Miniature golf course in Stone Harbor, N.J., meets international standards
Friday, July 30, 2010
The night before the mini-golf tournament, I climbed a staircase to scope out the rooftop course at Tee Time Miniature Golf in the seaside town of Stone Harbor, N.J. Looking back, it would have been a much better idea to actually practice on it.
Instead, I ended up engaging in the other post-sunset activity typical of beachgoers: eating fast-melting ice cream on a hot summer night.
The morning of the tournament, I am grouped with four other players: Sid Rocke, an infrequent mini-golfer from Washington; Will Fox, a golfer on big courses; his son, Will Jr.; and Patrick Caldwell, the 14-year-old returning champ from the previous week, whose photo is posted downstairs at Tee Time's entrance, on what looks more like a wanted poster than a winner poster.
Patrick, from Martinsville, N.J., has left his family behind at their beach house in his attempt to retain his champion status.
This is daunting. So is the course.
That's what attracted me. I loved mini-golf as a kid, despite being an average player. And my hometown course had obstacles that mattered. You had to send golf balls through little doors and tunnels and avoid obstructions. Challenges were everywhere. It was great. I even had a birthday party there once.
Later in life, it seemed that mini-golf was all about decoration, with no complexity. Until I discovered Tee Time several years ago during a trip to Stone Harbor. I'd long wanted to get back and try it again.
Tee Time has strange and wondrous holes. If you're a mini-golf lover and have played scads of pirate- or wild-animal-themed, green-felted courses, this one may seem odd. Barren even.
But almost any European miniature golfer will recognize the holes. Tee Time owner Lynne Schaefer imported them from Germany 12 years ago. These are holes played by people who compete in tournaments worldwide, on courses with exacting standards for consistent play that are approved by the World Minigolf Sport Federation. (Yes, there is too a mini-golf federation.)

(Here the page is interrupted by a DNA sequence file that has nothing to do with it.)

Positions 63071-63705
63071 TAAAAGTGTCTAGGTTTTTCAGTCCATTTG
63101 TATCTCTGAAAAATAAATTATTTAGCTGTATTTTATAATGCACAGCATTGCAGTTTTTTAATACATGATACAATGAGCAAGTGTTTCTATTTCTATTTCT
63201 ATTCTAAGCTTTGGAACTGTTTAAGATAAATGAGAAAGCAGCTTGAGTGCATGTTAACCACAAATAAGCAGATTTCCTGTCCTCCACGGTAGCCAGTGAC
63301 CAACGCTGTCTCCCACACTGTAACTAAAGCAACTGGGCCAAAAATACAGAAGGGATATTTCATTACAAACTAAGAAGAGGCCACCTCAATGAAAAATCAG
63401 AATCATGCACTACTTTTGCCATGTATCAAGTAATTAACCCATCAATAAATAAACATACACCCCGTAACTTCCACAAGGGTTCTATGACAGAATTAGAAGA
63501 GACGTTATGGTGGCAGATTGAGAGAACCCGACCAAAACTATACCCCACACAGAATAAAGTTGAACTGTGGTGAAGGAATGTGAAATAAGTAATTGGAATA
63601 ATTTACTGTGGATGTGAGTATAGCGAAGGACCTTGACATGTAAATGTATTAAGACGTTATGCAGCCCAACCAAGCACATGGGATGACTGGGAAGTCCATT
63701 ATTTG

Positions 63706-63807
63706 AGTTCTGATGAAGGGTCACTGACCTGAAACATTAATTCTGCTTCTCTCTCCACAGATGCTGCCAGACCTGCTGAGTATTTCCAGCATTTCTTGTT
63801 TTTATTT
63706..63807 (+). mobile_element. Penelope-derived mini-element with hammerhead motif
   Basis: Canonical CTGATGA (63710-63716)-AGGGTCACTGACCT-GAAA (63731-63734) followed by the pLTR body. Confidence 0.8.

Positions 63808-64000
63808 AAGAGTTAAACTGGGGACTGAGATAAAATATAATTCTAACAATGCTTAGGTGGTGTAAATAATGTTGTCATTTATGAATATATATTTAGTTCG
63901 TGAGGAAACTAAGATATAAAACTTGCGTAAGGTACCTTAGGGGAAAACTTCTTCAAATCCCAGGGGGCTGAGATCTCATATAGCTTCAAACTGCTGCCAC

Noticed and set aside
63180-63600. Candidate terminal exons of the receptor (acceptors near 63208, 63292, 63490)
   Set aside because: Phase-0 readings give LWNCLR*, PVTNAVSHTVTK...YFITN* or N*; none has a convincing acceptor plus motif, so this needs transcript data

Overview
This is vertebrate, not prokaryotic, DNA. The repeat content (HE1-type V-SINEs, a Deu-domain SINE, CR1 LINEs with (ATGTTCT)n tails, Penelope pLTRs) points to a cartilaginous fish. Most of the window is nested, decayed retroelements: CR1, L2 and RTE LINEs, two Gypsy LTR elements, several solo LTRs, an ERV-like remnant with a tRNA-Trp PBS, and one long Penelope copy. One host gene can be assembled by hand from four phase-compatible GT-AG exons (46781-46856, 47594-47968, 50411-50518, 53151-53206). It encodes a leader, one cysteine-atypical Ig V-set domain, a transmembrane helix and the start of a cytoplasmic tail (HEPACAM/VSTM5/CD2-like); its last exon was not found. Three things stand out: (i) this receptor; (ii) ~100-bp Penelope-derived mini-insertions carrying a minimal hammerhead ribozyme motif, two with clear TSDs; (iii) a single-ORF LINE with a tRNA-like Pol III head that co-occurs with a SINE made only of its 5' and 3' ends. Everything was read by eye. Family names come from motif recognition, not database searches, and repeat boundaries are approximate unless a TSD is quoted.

Most Americans are clueless about "real" mini-golf, the way we once were clueless about curling, until it became an Olympic sport (which mini-golf aficionados hope for their sport as well). We view the game mainly as entertainment for kids. In Europe, many teenagers and adults practice, practice, practice to compete in tournaments or against one another.
What's different about this mini-golf? For one thing, Tee Time, which holds weekly tournaments throughout the summer, is a "hole-in-one course." With skill, it's possible to complete each hole in one stroke. (The course record is 26.)
Take Tee Time's fourth hole, the "Z-Bolt." Shaped like a wide Z, it has no obstacles or decoration. You have to figure out the angles and the bank shots. If your ball doesn't make it past the first zig, you may not go on to the zag. If you're precise, you can send the ball through without hitting the jutting angles, bank it on one wall and hit the hole in one.